Printing parts – Estimated print times wildly inaccurate

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This topic contains 10 replies, has 5 voices, and was last updated by  Alex Hodge 1 year, 2 months ago.

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    Alex Hodge

    I guess I’ll start off with the printer that I’m using. It’s a Wanhao Duplicator i3 with a few upgrades (nothing that would change my stock printing speeds, just quality of prints). If you’re not familiar with this printer, it’s a very popular and very common Cartesian printer based on the Prusa i3 (also very popular and very common). So I’d expect that my print times would be somewhat close to the estimates. The only guidance I see is the infill %, which I have used on every part as specified. Still, every part I print is taking twice as long as the estimates. So I figure I must be doing something wrong in my slicing. I’m using Simplify3d, but I tried Cura as well and had basically the same results. For some of these parts I’m using supports. While that adds some time to the print, it’s not enough to account for the disparity. Anyway here are some details. Maybe someone has an idea of what I’m doing wrong here.

    Default Printing Speed 3600 mm/min
    Outline Underspeed 50%
    Solid Infill Underspeed 75%
    Support Structure Underspeed 65%
    X/Y Axis Movement Speed 4800 mm/min
    Z Axis Movement Speed 1000 mm/min

    C-Roller W/ Support 55% infill
    Build time: 11 hours 3 minutes
    Filament length: 31847.8 mm
    Plastic weight: 76.60 g (0.17 lb)
    Material cost: 1.69

    C-Roller W/O Support
    Build time: 9 hours 32 minutes
    Filament length: 28646.1 mm
    Plastic weight: 68.90 g (0.15 lb)
    Material cost: 1.52

    I’m using .1mm layer height. 6 top layers, 6 bottom layers, 4 shells. Start points optimized for speed.
    My infill is Full Honeycomb for strength.

    So does anything jump out at anyone? I’m using less filament than estimated and taking at least twice as long to print. My parts are coming out very nice and very solid…It’s just taking ages to print them all.

    I use these basic settings for most everything I print and typically only change the infill % depending on what I’m printing. I’ve never considered my prints slow, but maybe I don’t know any better.



    Repetier has print time calibration settings.

    Those times are never going to be very accurate. It is only making a guess on you print and travel speed. It does not factor in all the accelerations and deceleration. They get even further off if you are printing multiple objects at once. It then embeds the times into the gcode so if you speed it up or slow it down manually the time will not adjust its just kinda of a gimmick.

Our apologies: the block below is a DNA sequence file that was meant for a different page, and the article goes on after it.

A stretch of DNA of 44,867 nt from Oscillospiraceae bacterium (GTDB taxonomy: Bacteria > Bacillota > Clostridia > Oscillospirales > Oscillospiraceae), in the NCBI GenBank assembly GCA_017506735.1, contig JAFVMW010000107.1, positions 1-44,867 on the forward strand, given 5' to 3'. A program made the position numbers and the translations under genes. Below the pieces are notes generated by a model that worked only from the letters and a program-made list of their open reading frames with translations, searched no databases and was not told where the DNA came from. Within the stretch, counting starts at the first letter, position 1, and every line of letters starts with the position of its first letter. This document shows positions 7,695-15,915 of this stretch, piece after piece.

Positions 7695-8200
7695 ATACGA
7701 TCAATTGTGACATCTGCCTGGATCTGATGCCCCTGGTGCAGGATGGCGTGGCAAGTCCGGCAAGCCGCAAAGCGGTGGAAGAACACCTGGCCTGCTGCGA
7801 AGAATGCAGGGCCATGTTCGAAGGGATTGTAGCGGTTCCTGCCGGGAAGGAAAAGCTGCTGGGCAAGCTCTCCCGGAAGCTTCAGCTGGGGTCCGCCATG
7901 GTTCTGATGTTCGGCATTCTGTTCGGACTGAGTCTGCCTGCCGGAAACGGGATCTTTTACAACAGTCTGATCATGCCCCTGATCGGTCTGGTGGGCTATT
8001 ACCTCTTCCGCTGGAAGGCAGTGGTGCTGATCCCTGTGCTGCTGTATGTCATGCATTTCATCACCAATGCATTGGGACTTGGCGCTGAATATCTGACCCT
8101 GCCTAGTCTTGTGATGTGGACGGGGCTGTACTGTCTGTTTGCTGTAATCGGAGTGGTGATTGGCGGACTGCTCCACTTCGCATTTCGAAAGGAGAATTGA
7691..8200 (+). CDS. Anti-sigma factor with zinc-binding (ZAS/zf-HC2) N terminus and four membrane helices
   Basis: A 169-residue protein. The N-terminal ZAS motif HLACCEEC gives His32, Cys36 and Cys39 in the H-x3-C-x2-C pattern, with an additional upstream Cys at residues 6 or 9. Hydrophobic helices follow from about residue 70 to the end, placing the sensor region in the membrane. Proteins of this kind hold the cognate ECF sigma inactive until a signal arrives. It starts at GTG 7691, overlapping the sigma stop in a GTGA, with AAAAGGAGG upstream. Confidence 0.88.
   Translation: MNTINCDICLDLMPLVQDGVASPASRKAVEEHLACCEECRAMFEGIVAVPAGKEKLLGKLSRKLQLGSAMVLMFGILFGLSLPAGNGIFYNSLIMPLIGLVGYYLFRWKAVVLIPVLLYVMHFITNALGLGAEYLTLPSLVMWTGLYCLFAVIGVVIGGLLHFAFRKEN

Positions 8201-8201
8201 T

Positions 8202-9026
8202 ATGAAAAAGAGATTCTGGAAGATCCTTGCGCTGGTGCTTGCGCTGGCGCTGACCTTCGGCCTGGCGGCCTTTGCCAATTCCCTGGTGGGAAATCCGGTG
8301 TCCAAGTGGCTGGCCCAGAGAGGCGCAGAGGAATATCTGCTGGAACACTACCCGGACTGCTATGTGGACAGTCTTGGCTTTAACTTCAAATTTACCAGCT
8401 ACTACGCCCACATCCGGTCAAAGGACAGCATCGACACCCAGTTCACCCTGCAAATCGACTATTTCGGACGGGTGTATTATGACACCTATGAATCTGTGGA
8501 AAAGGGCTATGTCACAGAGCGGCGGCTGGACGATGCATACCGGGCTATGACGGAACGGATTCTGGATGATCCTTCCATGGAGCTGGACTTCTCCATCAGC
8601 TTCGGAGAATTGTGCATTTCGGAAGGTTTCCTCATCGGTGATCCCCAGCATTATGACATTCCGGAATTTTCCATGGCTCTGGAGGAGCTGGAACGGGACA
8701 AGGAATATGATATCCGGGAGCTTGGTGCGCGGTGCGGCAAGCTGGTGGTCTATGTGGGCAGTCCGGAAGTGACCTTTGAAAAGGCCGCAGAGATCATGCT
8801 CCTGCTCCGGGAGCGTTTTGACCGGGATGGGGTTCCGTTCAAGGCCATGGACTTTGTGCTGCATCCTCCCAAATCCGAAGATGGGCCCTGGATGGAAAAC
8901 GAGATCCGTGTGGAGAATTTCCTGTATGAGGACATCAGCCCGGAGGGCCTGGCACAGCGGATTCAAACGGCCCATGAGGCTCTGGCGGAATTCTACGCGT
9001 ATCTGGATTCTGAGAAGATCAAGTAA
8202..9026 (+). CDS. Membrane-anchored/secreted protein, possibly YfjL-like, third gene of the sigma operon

Now you know the time are about twice what it says.


    Alex Hodge

    Ok fair enough. Out of curiousity, what printer do you use? Are you getting close to those time estimates? I’d guess you’re printing parts on MPCNCs. I’m excited for the possibility of a much larger print area. I’m planning on putting an E3D V6 and Titan extruder with a pancake stepper motor on the MPCNC for larger area prints.


    Jakob A

    Umm, maybe the layer height ? šŸ™‚



    Wow! .1mm layer heights will take forever! Most of my structural stuff I print at .3mm, and “pretty” stuff I print at .1mm, or .2mm, usually 2.


    Alex Hodge

    So, I typically run .1 for quality. And I want my parts to be strong AND look nice. Maybe I should experiment with .2, it would cut my print time in half LOL!


    Alex Hodge

    You’re not kidding they take forever! This should be done in an hour or so hopefully, I’ll start another one with .2 and then compare the two when they’re done.



    Alex Hodge

    I guess to some degree that makes sense. As your layer height decreases, your layer count goes up. So, you would have more layers to possibly separate if using a lower layer height. Well, now I’m really glad I posted this up. Thanks guys!



    I found the print time estimate to be pretty much dead on for me. I also used .26 as the layer height and the parts look great.

    I too was misguided and thought that a lower print height was stronger, when in fact a larger layer is stronger.


    Alex Hodge

    Just a quick update for everyone. Printed at .2 my parts are finishing almost exactly on the money based on the estimates. They’re coming out almost indistinguishable from my .1 prints, just requiring a tiny bit of cleanup whereas my .1 prints came out finshed. Thanks everybody for your help getting my mind wrapped around this. Maybe some more printing guidelines besides infill % should be added to the documentation to remove all doubt. Recommended infill %, infill pattern and layer height maybe? Anyway, Thanks again guys!

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